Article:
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Welsh Government appoints Hydrock nuclear team on Project ARTHUR5th Jun 2023
Our nuclear team, in collaboration with Nuvia and NucAdvisor, has been appointed by the Welsh Government to perform a feasibility study for Project ARTHUR, a proposed medical isotope reactor.
ARTHUR forms part of the UK strategy to establish a domestic supply chain for medical isotopes, as well as developing excess capacity that could be fed into the international market. The proposed scope includes the development of a Medical Isotope Research Reactor, a bulk Mo99 Manufacturing Plant and a Radiopharmaceutical Research and Production Facility.
Hydrock and its partners are involved at the feasibility stage of deploying the chosen technology and wider facility in North Wales and will consider its full lifecycle across technical, licensing, safety, environmental, stakeholder, economic, operational and project management requirements.
Working alongside Nuvia and NucAdvisor, our nuclear team is providing planning, licensing, consenting and organisational capability expertise to the feasibility study comprising:
- Identification of relevant Planning and Development Consent requirements.
- Environmental compliance including issues related to the siting of ARTHUR, including land use, water use, water quality and the impacts of low-level radioactive effluents.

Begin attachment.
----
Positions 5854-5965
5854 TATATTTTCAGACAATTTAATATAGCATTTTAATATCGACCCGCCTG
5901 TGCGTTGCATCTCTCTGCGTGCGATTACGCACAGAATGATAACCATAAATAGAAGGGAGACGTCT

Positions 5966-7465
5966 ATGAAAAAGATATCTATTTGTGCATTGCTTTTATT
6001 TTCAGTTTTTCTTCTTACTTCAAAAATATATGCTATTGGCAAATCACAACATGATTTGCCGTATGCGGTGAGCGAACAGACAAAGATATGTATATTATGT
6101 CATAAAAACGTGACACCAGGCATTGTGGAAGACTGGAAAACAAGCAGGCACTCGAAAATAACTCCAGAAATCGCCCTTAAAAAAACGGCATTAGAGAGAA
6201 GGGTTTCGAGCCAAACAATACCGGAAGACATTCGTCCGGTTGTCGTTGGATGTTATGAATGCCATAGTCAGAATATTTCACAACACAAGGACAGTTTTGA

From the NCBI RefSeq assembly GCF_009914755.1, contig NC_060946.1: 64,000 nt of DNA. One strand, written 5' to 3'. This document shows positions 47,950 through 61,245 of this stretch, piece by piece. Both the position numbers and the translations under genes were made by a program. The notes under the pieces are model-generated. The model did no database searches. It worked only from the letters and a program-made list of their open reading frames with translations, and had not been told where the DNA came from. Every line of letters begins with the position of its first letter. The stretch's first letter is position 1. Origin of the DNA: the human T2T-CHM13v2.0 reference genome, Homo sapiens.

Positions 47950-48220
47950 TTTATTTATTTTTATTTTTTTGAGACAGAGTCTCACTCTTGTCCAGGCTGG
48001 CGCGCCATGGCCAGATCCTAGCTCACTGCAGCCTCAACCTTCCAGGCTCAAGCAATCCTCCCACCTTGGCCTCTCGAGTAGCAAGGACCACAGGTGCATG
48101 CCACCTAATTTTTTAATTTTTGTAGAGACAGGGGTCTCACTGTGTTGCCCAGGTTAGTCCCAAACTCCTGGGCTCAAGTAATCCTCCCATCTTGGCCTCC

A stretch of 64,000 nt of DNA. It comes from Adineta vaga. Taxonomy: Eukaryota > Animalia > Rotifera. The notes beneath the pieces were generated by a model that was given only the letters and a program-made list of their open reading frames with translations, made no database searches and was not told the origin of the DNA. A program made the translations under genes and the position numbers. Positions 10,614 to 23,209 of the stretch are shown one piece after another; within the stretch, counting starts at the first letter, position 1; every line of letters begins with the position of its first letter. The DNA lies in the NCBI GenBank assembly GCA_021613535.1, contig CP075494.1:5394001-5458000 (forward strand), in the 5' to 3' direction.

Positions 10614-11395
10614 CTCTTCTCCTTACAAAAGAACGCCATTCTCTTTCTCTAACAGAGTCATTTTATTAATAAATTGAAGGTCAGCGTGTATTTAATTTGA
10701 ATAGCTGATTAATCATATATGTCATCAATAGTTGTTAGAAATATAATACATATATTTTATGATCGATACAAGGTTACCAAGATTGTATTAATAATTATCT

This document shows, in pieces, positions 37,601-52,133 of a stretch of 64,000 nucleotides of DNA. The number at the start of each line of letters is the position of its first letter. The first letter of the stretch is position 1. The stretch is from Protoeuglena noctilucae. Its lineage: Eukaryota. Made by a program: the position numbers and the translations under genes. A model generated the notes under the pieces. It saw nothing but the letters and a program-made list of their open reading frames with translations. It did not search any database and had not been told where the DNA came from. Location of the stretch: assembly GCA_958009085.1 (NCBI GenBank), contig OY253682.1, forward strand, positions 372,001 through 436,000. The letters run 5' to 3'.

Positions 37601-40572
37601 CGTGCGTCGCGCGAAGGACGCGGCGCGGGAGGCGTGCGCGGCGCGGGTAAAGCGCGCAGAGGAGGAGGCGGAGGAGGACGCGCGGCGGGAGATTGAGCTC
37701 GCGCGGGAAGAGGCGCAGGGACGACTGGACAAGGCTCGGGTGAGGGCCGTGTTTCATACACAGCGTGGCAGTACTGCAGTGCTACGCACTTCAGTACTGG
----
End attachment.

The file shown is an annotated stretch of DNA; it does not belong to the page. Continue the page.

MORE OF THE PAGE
- Compliance with nuclear safety and site licensing requirements.
- Understanding how a nuclear site licensee organisation can be created.
The feasibility study will provide the key underpinning to the business case and preliminary design for ARTHUR to allow a decision by Welsh Government on whether to proceed to the next stage. Successful delivery will provide an opportunity for our involvement in future phases, requiring services underpinning suitable siting, planning, licensing, permitting, waste management and sustainable development.
This project adds diversity to our nuclear portfolio by being part of a nationally significant project to secure the supply of Molybdenum -99 (Mo99) and other medical isotopes for UK health services.
For the past 20 years, the bulk provision of isotopes to UK health services for diagnosis and therapeutic uses has been entirely reliant on imports. Prior to this, the UK had a world-leading capability for the production and development of medical isotopes, through GE Healthcare’s facilities in Amersham and Cardiff. Risks introduced by the closure of research reactors, delay to new medical isotope reactors in Europe and over reliance on EU initiatives represent future commercial risks and challenges to the continuity of supply to the UK.